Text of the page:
Secretary of the US Army Eric Fanning has issued a challenge for the Army to commission 50 megawatts of new combined heat and power (CHP) projects annually over the next four years.

CHP makes sense when there is a localized need for both power and thermal energy. There are potentially many locations and situations where the Army could conserve fuel and save energy by installing CHP to create hot water, rather than operating local generators and boilers.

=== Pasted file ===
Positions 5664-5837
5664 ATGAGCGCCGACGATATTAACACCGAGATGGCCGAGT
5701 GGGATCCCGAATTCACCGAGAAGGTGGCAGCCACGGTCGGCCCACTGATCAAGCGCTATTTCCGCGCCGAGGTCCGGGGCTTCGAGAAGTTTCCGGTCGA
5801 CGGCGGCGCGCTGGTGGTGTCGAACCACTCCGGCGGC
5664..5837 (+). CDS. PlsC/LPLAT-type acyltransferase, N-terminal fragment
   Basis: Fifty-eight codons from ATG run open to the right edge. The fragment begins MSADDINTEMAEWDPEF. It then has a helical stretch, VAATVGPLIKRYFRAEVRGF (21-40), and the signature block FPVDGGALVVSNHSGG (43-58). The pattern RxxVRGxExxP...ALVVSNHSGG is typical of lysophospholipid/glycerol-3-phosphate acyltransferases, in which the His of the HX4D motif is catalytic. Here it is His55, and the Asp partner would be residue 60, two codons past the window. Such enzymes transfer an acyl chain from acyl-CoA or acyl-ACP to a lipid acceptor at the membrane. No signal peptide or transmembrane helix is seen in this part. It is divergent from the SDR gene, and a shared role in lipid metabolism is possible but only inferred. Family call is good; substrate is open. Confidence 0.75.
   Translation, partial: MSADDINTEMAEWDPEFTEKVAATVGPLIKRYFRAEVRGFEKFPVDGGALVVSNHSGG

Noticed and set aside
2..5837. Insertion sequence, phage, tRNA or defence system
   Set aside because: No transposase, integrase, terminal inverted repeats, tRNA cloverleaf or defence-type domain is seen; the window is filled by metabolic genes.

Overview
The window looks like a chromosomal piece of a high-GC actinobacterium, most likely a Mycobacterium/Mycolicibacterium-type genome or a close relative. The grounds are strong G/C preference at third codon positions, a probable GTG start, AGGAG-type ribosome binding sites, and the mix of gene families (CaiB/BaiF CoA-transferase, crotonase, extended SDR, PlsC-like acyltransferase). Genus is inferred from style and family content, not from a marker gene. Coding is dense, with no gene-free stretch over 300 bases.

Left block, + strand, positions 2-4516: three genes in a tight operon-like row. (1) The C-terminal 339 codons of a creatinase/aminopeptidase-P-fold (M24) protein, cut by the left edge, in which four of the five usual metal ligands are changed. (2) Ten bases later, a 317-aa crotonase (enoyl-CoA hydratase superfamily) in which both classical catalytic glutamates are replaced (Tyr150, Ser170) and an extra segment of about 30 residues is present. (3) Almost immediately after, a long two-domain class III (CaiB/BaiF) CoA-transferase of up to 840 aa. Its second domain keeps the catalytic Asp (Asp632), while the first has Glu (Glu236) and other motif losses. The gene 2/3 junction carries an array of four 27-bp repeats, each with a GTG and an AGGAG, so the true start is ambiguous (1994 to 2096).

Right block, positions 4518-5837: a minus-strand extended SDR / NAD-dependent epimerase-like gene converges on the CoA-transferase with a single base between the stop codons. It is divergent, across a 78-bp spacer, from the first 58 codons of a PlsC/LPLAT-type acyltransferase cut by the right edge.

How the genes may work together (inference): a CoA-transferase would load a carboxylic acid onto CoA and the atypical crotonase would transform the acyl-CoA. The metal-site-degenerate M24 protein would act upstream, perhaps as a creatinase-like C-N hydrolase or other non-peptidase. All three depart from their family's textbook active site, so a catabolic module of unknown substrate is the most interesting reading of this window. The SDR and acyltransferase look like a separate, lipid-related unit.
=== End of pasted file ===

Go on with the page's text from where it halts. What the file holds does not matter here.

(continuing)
The technology also offers an alternative to the regional electrical grid and can ensure that mission-critical functions on installations are maintained even in the event that access to the regional electrical grid is severed.



At a conference in August in Providence, Fanning said the Army plans to double its CHP production in the next two years, and to triple it in four years.

 

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